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German prelate explains why seven bishops asked Rome for ‘clarification’ on intercommunion

Maike Hickson Maike Hickson Follow Maike

GERMANY, April 12, 2018 (LifeSiteNews) – Last week, seven German bishops raised their voices in opposition to a majority decision of the German Bishops’ Conference to allow, in individual cases and under certain conditions, Protestant spouses of Catholics to receive Holy Communion. These seven bishops sent a letter to Rome asking for clarification. Now Bishop Stefan Oster, of Passau (Bavaria), explains why.

In the April 15 issue of his diocesan weekly newspaper Passauer Bistumsblatt, Bishop Oster says that it is care for the Blessed Sacrament that prompted he and his six fellow bishops to resist the new German episcopal guidelines for intercommunion.

These guidelines are expected to be published soon; the German bishops have already quoted a draft. That draft is available to Bishop Oster, who revealed some details about it in his critique.

“The Eucharist is for us Catholics so important that it essentially expresses our whole understanding of the Faith and of the Church,” Bishop Oster now explains in his statement.

He insists that the letter from the seven bishops comes after an “intensive” and “controversial” discussion during the meeting of the German Bishops’ Conference itself, at which “it was already openly debated whether and how one should turn to Rome for a further clarification of open questions.”

With these words, the Bavarian bishop Oster also indirectly opposes Cardinal Reinhard Marx – the German bishops’ president – who showed himself, in a published letter, to be surprised at the seven bishops’ Letter. Cardinal Marx also then insisted that it is well possible for a national bishops’ conference to “formulate criteria which permit the reception of Communion on the side of Christians who are not in union with the Church.”

In his own statement, Bishop Oster points out that the draft of the German bishops’ new guidelines speaks about “grave spiritual emergency situations” in which Protestant spouses may receive the Holy Eucharist. These emergency situations are now applied to the very fact that the couple of a mixed marriage may not receive Communion together, a fact which, in the eyes of the German bishops, may thereby “endanger that marriage.”

“We wish to receive a clarification as to whether this expansion of the interpretation of grave emergency situations is correct,” Oster now explains. To him, it does not seem a “simple” thing to “share the full Catholic understanding of the Eucharist,” while at the same time remaining in another denomination; and “thus to preserve for oneself, at the same time, that confession's own understanding, let's say of the Last Supper.” Oster does not see how this inner contradiction could – or should – be preserved of holding two different, incommensurate understandings of Holy Communion at the same time.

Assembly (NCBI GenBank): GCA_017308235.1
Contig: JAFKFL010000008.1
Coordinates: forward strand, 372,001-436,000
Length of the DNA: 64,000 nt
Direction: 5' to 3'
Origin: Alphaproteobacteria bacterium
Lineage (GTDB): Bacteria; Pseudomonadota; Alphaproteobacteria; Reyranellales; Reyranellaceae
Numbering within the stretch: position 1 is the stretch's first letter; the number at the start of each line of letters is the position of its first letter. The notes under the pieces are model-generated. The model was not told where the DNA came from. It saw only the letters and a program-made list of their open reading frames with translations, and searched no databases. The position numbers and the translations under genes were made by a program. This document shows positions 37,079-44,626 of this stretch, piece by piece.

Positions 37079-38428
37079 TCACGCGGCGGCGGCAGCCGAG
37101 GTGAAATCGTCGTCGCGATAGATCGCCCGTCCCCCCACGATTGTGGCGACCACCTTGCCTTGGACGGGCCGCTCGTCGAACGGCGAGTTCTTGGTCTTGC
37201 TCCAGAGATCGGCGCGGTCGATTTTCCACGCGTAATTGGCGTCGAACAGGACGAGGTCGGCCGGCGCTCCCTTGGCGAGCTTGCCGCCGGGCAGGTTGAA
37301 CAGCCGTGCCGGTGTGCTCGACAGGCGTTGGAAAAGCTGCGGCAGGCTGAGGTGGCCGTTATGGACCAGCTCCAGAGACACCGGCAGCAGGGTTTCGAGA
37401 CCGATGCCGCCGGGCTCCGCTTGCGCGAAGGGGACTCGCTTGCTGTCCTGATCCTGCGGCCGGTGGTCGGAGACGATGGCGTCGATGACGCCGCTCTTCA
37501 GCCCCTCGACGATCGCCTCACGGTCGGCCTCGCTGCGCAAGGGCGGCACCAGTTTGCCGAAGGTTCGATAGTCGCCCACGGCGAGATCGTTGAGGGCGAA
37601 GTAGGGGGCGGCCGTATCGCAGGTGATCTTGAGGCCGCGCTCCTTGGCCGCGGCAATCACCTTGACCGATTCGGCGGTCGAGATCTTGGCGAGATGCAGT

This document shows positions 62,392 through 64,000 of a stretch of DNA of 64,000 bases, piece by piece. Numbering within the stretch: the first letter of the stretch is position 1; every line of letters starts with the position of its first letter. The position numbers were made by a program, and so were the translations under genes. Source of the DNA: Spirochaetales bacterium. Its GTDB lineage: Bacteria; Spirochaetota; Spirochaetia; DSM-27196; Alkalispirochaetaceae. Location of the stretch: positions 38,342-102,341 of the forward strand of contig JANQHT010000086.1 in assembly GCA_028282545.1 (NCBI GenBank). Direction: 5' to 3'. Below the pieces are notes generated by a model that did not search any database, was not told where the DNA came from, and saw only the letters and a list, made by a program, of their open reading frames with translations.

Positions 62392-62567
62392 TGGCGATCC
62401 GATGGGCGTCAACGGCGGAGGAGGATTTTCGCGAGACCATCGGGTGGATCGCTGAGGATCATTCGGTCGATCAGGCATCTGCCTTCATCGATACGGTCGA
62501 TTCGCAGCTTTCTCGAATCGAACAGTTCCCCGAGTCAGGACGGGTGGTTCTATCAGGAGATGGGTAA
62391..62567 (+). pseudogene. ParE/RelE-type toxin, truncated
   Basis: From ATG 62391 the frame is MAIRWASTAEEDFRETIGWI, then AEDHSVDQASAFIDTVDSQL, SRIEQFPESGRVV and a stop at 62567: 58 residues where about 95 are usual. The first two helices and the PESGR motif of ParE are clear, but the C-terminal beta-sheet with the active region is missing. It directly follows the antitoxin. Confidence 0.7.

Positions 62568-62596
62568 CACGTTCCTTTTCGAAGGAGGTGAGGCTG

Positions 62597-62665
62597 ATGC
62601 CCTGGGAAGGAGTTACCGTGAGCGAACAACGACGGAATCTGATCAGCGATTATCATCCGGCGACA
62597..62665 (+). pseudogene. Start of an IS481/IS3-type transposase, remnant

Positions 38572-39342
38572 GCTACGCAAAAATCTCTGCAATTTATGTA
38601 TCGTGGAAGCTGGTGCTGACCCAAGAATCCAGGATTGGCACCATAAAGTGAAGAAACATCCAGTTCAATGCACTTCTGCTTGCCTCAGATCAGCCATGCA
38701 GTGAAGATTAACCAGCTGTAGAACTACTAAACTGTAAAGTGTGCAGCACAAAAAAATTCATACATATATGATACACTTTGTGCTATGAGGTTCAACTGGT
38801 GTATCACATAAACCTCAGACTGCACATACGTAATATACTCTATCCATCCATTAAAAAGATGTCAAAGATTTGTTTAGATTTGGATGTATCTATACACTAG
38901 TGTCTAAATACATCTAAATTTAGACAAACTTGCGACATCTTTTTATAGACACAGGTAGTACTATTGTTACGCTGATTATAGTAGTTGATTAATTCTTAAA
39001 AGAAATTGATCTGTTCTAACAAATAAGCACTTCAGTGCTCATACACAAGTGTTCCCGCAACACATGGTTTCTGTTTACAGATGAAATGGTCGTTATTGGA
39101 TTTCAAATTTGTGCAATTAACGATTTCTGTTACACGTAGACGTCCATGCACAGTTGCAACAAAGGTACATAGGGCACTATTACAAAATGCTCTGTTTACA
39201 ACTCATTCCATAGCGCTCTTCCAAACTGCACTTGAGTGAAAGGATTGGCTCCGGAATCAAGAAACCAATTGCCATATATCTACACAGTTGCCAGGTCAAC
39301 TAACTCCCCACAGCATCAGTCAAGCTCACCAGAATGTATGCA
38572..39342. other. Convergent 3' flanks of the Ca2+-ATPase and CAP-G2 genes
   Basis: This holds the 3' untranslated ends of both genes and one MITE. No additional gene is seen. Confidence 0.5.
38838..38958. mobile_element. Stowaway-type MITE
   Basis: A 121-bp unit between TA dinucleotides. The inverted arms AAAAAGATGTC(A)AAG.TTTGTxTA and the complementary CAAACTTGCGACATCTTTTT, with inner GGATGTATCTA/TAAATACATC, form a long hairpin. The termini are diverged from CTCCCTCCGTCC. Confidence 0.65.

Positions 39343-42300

The Bavarian bishop also points out another weak point in the episcopal draft, namely that, while Protestant spouses may receive Holy Communion, Catholic spouses are explicitly excluded from receiving Protestant communion. The reason for this decision is, according to the draft, that there exist two different understandings of communion. Oster comments: “One assumes that the Protestant spouse somehow is capable of holding both understandings of faith at the same time, but the Catholic spouse not, because they do not fit together. I consider this position to be very difficult to explain!”

Additionally, Bishop Oster raises the question of the “connection between the Eucharist and Confession,” which “has not yet been clarified.”

Pointing to the fact that every First Holy Communicant is required to go to Confession prior to First Holy Communion – “because there exists an inner connection” between these two Sacraments – the German prelate thus says “here we wish a deeper clarification which has not yet been given.” How could the Catholic Church deal “with those faithful of other confessions concerning the Catholic [sacramental] confession in preparation for the Eucharist?” asks Oster.

Bishop Oster also gives caution about the use of the “exception in an individual case” approach in the matter of intercommunion, saying that, in general, the less informed public understands such a rule as a “general permission.” He sees here a “danger of a superficial reception” of the sacramental message and he also wishes to “avoid a banalization of the Eucharist.”

“After all, we rightfully call the Eucharist the Blessed Sacrament,” Oster adds, and it is important in his view “to grapple about the question of how we deal with it in a good manner.”

In conclusion, Bishop Oster stresses that the letter of the seven German bishops – which they sent immediately also to Cardinal Marx for his information – was not about “discrediting other bishops,” but, rather, an urgent desire “to receive a deeper clarification from Rome.”

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